In 2020, Sega released Yakuza: Like A Dragon in the west to critical acclaim and seeming financial success. The title was a soft reboot for the series, bringing in a new protagonist and even an entirely new battle system. As Ichiban had been a fan of the Square Enix RPG Dragon Quest, he saw the world in the form of turn-based battles, and the game’s mechanics reflected that. It was a big change for the series, which had been a brawler for six mainline games up to that point.
A little bit after, then-Chief Creative Officer of Sega and Yakuza producer Toshihiro Nagoshi gave an interview suggesting that the game only became an RPG after the reception to an April Fool’s Day joke that first revealed the game as a turn-based battle system.
“At first we said half-joking how about we make an RPG,” Nagoshi said in the interview. “We released an April Fool’s video. Many people were assuming that we were already making an RPG at that point. Actually, it was really something only made for April Fools’ Day. It was still an action game at the time. From there, the video was positively received, we suddenly fully changed directions. We started making it an RPG.”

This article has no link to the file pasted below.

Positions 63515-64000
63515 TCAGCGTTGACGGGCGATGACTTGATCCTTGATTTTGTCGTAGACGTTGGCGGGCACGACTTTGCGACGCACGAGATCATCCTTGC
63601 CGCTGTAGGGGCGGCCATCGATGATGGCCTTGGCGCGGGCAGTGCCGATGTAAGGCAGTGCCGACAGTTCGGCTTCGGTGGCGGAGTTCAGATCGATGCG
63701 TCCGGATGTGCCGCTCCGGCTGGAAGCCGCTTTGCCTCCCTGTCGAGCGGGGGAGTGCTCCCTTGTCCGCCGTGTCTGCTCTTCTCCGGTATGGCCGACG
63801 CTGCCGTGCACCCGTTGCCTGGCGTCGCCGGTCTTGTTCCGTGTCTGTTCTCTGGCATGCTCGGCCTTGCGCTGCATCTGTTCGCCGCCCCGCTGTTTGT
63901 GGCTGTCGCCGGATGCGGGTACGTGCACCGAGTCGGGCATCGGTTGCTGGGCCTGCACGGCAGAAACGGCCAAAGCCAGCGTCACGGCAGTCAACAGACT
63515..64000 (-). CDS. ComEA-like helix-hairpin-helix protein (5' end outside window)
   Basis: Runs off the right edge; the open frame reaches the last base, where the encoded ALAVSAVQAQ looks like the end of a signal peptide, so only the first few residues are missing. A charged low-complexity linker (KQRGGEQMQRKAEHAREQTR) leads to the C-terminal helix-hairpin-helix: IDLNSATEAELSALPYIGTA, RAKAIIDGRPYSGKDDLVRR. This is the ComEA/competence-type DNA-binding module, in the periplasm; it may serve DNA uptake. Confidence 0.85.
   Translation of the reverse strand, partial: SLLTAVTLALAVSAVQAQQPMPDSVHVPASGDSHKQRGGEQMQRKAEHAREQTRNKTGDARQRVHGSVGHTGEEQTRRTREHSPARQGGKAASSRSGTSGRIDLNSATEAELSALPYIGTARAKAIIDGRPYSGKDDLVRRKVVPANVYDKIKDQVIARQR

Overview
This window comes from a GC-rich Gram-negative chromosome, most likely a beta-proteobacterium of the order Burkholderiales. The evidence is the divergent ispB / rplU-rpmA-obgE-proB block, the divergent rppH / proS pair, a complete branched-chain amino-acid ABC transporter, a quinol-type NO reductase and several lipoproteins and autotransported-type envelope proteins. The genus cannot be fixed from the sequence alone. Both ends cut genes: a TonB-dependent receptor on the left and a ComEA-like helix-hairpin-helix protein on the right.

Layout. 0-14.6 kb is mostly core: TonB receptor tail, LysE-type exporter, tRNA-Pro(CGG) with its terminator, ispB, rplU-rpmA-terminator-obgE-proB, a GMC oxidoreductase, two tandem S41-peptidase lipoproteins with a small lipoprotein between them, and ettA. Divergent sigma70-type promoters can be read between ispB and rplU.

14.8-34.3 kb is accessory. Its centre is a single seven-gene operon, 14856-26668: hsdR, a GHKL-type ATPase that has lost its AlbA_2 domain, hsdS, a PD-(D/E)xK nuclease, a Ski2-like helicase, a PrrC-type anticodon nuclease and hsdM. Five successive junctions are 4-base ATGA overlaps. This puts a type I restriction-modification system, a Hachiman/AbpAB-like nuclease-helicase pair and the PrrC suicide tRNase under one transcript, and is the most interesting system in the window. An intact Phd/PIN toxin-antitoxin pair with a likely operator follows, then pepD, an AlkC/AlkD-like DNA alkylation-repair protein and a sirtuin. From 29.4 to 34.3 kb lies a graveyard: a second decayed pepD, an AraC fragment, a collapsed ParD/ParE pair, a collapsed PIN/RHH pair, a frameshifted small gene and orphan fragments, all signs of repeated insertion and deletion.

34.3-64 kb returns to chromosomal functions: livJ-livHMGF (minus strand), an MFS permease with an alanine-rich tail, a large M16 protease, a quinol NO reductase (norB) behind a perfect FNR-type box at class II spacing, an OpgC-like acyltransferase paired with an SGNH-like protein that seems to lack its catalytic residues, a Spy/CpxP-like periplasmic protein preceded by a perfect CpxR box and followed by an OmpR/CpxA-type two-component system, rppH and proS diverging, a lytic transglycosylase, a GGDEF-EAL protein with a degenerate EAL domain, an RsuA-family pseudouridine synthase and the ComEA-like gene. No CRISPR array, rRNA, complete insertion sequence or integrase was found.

They did in fact release a video of such a thing on April 1st, which also happens to be the first day of the financial year for many companies, when Japanese publishers tend to release a lot of information on big upcoming titles.
You’d be forgiven for thinking, out of context and without knowing Nagoshi, that he was telling the truth. Anyone even vaguely familiar with his interviews instantly knew this was a joke, as a game does not change that dramatically in the final year of development now matter how used to sprinting a studio might be. I got the chance to ask new RGG studio chief Masayoshi Yokoyama about this to clarify it once and for all.
“Of course it was a joke,” Yokoyama said through a translator. “We decide on those things before we ever start developing the game. It was not a late decision.”
At other points in the roundtable interview, Yokoyama emphasized that the story for Yakuza: Like a Dragon was written around Ichiban having a party of friends, so the RPG mechanics naturally flowed from there. The next game in the series, Like A Dragon 8, will also be an RPG for similar reasons, Yokoyama announced last night.
So there we go. A good lesson to think critically about everything you hear rather than taking it as gospel.